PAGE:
This year’s Gold Cup was a distant priority for the Mexican national team set-up at the start of 2013. Making good headway in World Cup qualifying was the main goal, and the Confederations Cup was a natural step for El Tri in its bid to get past the Round of 16 stage of a World Cup.
As no one who follows football on this side of the Atlantic should need reminding, things haven’t worked out for El Tri in 2013, and the Gold Cup – in which Mexico takes a B squad – is now an exercise in trying to patch up what has gone wrong so far. Coach Jose Manuel “Chepo” de la Torre needs some quick fixes for the squad and could find some solutions to help the base goal of 2013: to reach Brazil 2014.
Here are five areas the Gold Cup could help to solve:
Miguel Layun has been the subject of online jibes ever since 2011 when the “It is all Layun’s fault” mercilessly trended on Twitter after America managed just 15 points in the Apertura tournament. The 25-year-old was the first, and still only, Mexican to feature in Serie A, although the fact he played just 32 minutes for Atlanta was seen as just another reason to mock the player.
But now in the Gold Cup squad, Layun is set to start for El Tri against Panama on Sunday, if warm-up games are anything to go by, and knows that a good tournament could see him promoted to the full squad, with the right back position a relentless headache for Chepo.
Layun at the World Cup? Don’t bet against it just yet.
The Mexico coach has yet to find a balance in the center of the park, as shown by the frequency with which he has swapped his central midfield duo.
Alejandro Castro has come from nowhere last season with Cruz Azul and will be eying the defensive midfield spot that Gerardo Torrado has recently occupied.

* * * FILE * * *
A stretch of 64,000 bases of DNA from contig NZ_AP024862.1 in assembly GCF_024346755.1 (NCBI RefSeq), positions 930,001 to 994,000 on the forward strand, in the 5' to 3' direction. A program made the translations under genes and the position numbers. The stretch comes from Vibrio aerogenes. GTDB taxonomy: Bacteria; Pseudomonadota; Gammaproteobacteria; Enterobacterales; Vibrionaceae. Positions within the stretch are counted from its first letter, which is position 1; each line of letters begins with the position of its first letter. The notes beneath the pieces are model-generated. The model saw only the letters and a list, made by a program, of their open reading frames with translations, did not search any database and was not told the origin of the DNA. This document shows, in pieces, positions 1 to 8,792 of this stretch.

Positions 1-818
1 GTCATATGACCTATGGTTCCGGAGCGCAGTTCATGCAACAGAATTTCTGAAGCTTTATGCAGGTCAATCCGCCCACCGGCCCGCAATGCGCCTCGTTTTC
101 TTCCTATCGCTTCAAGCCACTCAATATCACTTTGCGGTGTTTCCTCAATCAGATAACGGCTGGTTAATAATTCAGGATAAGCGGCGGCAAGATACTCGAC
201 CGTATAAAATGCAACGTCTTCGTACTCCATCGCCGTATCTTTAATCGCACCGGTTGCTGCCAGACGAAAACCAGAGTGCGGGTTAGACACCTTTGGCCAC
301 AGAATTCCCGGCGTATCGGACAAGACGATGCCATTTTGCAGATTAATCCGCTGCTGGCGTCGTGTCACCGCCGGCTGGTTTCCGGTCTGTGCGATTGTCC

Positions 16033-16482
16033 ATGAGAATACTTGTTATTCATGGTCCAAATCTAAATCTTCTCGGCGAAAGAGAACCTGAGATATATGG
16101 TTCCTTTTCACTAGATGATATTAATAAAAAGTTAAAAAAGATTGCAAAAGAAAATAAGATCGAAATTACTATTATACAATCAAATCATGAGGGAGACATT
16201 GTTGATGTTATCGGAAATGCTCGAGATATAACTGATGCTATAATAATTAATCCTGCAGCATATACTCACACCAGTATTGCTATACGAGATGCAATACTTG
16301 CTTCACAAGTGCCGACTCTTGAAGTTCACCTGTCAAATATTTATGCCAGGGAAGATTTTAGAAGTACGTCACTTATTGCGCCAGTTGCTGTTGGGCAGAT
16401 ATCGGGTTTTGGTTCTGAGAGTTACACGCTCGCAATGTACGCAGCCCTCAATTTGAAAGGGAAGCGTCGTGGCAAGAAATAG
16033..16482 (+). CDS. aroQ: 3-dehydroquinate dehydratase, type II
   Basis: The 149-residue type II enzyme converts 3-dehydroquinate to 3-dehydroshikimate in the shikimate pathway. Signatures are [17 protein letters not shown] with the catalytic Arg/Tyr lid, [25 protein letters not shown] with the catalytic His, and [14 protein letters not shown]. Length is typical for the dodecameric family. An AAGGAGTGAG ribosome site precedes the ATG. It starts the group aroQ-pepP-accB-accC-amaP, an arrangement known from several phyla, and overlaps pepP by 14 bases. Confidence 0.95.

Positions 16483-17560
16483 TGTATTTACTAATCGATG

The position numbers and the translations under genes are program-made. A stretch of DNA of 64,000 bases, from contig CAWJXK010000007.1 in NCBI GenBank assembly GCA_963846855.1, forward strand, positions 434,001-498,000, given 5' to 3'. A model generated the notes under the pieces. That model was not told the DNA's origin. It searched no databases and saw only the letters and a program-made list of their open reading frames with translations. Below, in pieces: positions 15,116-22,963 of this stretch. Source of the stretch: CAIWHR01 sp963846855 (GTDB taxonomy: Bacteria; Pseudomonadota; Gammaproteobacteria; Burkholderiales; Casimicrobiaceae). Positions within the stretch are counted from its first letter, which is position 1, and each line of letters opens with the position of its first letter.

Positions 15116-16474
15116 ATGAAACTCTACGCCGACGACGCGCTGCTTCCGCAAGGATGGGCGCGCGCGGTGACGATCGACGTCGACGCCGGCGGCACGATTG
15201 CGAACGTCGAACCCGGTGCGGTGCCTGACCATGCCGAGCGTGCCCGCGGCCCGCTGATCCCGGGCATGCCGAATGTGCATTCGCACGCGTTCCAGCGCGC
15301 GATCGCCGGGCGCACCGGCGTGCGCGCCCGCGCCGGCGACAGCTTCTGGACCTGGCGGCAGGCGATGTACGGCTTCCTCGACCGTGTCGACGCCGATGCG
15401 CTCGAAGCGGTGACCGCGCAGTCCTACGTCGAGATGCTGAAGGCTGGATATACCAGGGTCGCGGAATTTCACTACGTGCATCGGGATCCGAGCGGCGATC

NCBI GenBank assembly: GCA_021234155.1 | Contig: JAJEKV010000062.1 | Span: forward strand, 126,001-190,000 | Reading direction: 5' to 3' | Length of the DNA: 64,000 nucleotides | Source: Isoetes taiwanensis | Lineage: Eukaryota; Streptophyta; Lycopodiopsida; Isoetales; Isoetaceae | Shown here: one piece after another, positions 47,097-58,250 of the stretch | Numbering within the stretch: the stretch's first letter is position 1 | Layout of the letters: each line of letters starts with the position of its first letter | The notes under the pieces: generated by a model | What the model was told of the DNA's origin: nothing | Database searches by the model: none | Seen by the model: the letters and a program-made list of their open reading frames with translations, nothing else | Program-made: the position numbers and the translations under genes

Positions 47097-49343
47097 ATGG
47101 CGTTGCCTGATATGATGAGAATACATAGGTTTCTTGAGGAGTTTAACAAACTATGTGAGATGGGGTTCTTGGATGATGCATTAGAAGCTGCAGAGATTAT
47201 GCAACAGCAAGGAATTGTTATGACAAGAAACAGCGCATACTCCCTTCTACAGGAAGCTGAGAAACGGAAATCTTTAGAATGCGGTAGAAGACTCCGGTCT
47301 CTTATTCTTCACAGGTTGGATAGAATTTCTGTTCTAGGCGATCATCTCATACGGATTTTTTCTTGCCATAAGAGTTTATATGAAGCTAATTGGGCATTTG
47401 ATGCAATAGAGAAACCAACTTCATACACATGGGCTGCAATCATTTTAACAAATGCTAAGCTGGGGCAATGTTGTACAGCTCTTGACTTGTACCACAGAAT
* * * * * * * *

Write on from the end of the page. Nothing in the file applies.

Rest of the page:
The other one who could steal a place is Leon’s Carlos Pena, but his lack of consistency has been costly to his chances, which is exactly the same situation Jorge Enriquez finds himself in.
Nevertheless, the rewards are huge for any of the above that can make an impression at the Gold Cup.
Stop the USA from overtaking regional superiority
It won’t have gone unnoticed that as Mexico fell three places to 20th in the FIFA rankings, the United States rose six to 22nd. If the Americans win the Gold Cup, they may overtake Mexico.
Considering the rivalry, the optimism in Mexico going into 2013 and the pessimism among large sections of U.S. supporters, losing the CONCACAF top spot would be a huge reality check for Mexico’s national team program.
Step up, Marco Fabian. That has to be the message to the Chivas player. Now 24, there’s no hiding the fact that he hasn’t lived up to the hype and, although injuries have been partly responsible for that, he needs a good tournament as he bids to be part of Brazil 2014.
The full national team could use an in-form Fabian, too, with goals a real problem and one of the attacking positions very much up for grabs.
With a vital World Cup qualification clash with Honduras coming up in September, El Tri needs a good Gold Cup simply to lift the clouds that have surrounded the various Mexican national teams all summer.
The media in Mexico and fans are pressurizing, the vultures are circling and Chepo’s reign as El Tri coach has gone from one long honeymoon to a nightmare in the space of six months.
He needs a break, and lifting the Gold Cup would both give temporary respite and a shot of confidence before that all-important Honduras duel.
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